Santos said that Colombia is a country that cannot resort to violence as a means for change, and that real reform must come from law and democratic institutions.
“The great reforms, the real reforms, are not made in the bush, or with abductions, or by destroying electricity towers, or attacking villages, laying mines, recruiting children and killing innocents. We are making major reforms, the real reforms … with laws!” said the president.
The head of state offered as example the recently enacted Victims Law, stating that, “[The Victims Law] pays a moral and historical debt to the victims of violence, thanks to the effectiveness of our democratic institutions.”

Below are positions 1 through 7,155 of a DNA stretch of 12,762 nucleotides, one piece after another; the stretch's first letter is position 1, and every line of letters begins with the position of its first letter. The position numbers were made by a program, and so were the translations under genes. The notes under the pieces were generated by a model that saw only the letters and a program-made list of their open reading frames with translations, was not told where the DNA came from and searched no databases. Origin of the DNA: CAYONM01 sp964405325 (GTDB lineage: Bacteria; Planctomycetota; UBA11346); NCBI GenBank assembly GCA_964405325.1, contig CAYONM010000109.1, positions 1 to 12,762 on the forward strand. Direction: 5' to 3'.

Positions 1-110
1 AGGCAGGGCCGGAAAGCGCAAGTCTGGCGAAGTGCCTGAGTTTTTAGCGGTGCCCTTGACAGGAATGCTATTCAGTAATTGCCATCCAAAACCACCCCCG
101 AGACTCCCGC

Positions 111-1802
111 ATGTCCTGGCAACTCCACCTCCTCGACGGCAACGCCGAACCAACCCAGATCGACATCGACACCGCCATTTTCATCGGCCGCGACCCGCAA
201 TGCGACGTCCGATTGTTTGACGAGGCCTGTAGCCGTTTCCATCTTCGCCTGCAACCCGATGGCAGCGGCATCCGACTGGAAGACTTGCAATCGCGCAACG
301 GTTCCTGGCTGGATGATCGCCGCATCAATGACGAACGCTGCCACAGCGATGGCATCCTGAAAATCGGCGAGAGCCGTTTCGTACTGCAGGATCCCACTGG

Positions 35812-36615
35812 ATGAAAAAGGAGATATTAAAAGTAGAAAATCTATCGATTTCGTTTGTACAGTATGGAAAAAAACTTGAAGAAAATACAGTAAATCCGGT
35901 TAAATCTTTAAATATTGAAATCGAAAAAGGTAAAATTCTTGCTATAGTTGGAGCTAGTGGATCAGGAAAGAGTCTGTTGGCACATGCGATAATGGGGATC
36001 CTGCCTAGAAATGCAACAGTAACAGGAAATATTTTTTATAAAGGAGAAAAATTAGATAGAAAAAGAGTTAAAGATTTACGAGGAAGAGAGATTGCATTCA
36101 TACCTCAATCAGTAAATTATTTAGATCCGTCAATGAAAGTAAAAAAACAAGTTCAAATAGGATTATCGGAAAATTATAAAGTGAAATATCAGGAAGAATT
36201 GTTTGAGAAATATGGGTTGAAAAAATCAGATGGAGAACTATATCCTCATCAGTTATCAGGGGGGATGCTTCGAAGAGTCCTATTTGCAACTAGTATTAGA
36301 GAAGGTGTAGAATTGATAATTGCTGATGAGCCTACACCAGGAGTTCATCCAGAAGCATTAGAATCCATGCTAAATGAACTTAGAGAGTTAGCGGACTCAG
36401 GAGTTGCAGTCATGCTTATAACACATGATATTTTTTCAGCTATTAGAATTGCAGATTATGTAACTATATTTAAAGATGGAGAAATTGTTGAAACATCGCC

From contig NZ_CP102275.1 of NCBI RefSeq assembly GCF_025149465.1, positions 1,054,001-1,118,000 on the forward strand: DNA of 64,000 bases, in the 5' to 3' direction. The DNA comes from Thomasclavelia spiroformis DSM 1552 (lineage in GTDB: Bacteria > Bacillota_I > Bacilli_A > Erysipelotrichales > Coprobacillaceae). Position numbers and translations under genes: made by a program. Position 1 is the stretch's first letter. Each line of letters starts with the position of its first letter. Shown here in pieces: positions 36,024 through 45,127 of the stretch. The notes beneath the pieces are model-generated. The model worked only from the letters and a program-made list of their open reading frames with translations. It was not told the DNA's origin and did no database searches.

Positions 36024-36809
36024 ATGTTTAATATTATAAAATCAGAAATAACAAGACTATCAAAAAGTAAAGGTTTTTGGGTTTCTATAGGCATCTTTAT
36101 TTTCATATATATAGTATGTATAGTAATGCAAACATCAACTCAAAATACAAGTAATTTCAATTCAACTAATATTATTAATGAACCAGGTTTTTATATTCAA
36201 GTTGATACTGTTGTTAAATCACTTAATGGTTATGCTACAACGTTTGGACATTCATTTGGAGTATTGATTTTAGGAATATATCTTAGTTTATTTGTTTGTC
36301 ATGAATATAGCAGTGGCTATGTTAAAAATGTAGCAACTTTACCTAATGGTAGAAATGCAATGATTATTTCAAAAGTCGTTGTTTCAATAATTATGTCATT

Santos added that Colombia’s constitution of 1991 emerged from a peace treaty between the government and the M-19 guerrilla movement, as a result of the organization’s choice to “forego the use of weapons” and take “the path of democratic debate.”
The president also called for “national unity” among Colombians, and for them to overcome animosity between citizens of the same country.